Achtung! Today’s column will touch on German language and culture.
No, come back! It’s a football column, of course – just with a few Teutonic references. And not a word about the EU, I promise.
Much has been written about last weekend; even more is being penned about next Saturday. We’ll hear plenty of ‘must-win’ and ‘six-pointer’. Rather than add to those clichés, let me try to comment with the help of Clive Dunn and Richard Wagner.
A frequent image of Dad’s Army was Clive Dunn as Corporal Jones, urging everyone round him “Don’t panic!” while in full panic mode himself. I was reminded of that image when hearing City fans’ reactions to the defeat at Crystal Palace.
In my naivety, I thought that seven points from three games might create sufficient composure that we wouldn’t panic at a setback. Apparently not. Saturday night saw gloom-and-doom set in with a vengeance; on social media fans queued up to express their despair and tell us they had a ‘really bad feeling’ about Sunderland’s game the next day with Leicester.
And not just fans. A leading local journalist who should remain nameless – but who should know better and usually does – gave his Saturday night summary:
“For Norwich, this was as bad as it could get today. Defeat, injury to Timm Klose and now Sunderland with a chance to play catch-up tomorrow”
In other words: no mention of Newcastle’s defeat, no recognition of how tough Sunderland’s game was (and proved to be), pure speculation about Klose’s injury. He made it even worse by agreeing with a comment that Klose could be out for the season.
Not the best example to set our fans.
Given that in truth Palace were never really likely to be part of the relegation mix, last weekend actually saw a slight improvement in our position. We maintained our points advantage over the North East clubs, improved our relative goal difference and chalked off another game.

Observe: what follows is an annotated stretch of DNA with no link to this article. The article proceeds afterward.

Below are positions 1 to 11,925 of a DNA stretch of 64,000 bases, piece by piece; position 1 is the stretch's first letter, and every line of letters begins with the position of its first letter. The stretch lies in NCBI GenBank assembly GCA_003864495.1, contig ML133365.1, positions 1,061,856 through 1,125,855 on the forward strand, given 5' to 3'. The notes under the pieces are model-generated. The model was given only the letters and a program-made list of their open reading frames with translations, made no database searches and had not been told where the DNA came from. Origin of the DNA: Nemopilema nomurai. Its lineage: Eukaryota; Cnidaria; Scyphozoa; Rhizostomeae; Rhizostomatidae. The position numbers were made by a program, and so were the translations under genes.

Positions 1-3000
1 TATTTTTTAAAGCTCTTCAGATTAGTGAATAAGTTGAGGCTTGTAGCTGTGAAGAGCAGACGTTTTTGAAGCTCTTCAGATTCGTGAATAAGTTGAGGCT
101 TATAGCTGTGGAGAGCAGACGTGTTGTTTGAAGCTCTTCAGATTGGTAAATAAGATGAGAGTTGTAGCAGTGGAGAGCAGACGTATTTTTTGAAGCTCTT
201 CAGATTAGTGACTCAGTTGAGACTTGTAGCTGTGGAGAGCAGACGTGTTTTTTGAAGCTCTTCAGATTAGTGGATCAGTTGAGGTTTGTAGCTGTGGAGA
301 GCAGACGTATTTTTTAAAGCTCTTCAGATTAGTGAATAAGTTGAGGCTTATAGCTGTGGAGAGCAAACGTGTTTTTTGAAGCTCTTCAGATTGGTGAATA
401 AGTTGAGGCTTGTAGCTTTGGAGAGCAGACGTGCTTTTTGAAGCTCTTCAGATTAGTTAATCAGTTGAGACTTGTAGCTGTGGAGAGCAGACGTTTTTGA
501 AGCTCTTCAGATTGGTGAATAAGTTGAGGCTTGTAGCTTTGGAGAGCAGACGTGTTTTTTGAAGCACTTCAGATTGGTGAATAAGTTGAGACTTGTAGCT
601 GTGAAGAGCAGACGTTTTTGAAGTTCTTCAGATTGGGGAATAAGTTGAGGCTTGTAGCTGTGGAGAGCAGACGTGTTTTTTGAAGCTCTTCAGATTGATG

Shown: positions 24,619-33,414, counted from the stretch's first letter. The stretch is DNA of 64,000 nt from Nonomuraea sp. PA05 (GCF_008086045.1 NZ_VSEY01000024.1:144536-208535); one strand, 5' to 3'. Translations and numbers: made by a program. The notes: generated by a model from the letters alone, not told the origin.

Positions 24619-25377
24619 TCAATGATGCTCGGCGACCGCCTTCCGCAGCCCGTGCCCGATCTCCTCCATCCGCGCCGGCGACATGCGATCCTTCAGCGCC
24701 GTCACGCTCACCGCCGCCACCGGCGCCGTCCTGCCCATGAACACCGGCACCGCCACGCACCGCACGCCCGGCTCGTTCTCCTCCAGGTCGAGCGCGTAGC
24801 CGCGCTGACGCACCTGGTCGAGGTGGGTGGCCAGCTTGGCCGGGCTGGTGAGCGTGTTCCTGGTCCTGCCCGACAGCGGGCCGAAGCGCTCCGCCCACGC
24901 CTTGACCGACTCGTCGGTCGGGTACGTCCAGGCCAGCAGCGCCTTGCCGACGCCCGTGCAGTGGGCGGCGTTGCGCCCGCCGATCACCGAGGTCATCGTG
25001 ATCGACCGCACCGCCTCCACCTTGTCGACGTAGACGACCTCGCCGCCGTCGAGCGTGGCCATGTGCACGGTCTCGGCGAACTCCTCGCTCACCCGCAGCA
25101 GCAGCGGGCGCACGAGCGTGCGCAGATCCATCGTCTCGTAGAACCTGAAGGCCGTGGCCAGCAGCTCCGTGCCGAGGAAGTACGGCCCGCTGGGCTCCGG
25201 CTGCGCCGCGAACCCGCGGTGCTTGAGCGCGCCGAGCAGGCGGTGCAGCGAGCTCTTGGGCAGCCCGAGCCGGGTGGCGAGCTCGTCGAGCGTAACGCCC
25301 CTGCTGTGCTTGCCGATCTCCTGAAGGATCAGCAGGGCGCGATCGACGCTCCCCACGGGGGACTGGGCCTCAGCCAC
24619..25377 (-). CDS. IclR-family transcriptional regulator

No wonder Alex Neil sounded less downbeat than Benitez or Allardyce.
There’s a German word – leitmotif – for a recurring theme linked to a particular character, such as Corporal Jones’ “Don’t panic!” The idea was developed by Richard Wagner for his operas.
This isn’t a time or place to discuss the (many) strengths and weaknesses of Richard Wagner. However, I’m here to fill a glaring gap in recent writing about Norwich City. As far as I can tell, no-one has compared our players to characters in Wagner’s operas.
I’ll get in quick before someone beats me to it.
A brief word first about Wagner. For all his faults, he almost certainly wouldn’t have supported the Nazis. Most likely, he’d have despised them for the intellectual and moral pygmies that they were.
One of the inconvenient things in Wagner for the Nazis is that his heroes are far from pure, faultless Aryans. They’re complex characters, with enough nobility to deserve our admiration but also with all-too-human frailties; above all, they’re prone to making terrible mistakes.
You may see where I’m going here.
Take Siegfried, epic hero of The Ring who allows himself to be tricked into betraying his nearest and dearest – think Gary O’Neil’s tackle at Stoke. Or the Flying Dutchman who misreads the situation at a critical moment with tragic consequences – just like John Ruddy at Man City. Or the knight Tannhäuser who is tempted down a foolish and costly path – think Russ Martin’s backpass against Liverpool.
I could go on, if I didn’t hear your cries in my head (“Enough!”, “Get off the stage!”).
The point is that O’Neil, Ruddy and Russ fully deserve the hero status we’re now giving them – but not because they’re faultless. It’s because they’re committed and they’re straining every sinew for the City cause. Rather like us, in fact.
Before the Newcastle game I set a mini-quiz about a previous encounter between the two clubs. In the hope that it might be lucky omen (every little helps) let me repeat the dose for Sunderland. A more recent memory this time, our 2-0 Premier League win over the Black Cats on March 22, 2014. Three questions:
1] Everyone remembers Alex Tettey’s thunderbolt volley (and why not?). But who scored our other goal that day?
2] Who was Sunderland’s manager?
3] Which two attacking players started for City that day?
Have fun, and don’t Google it.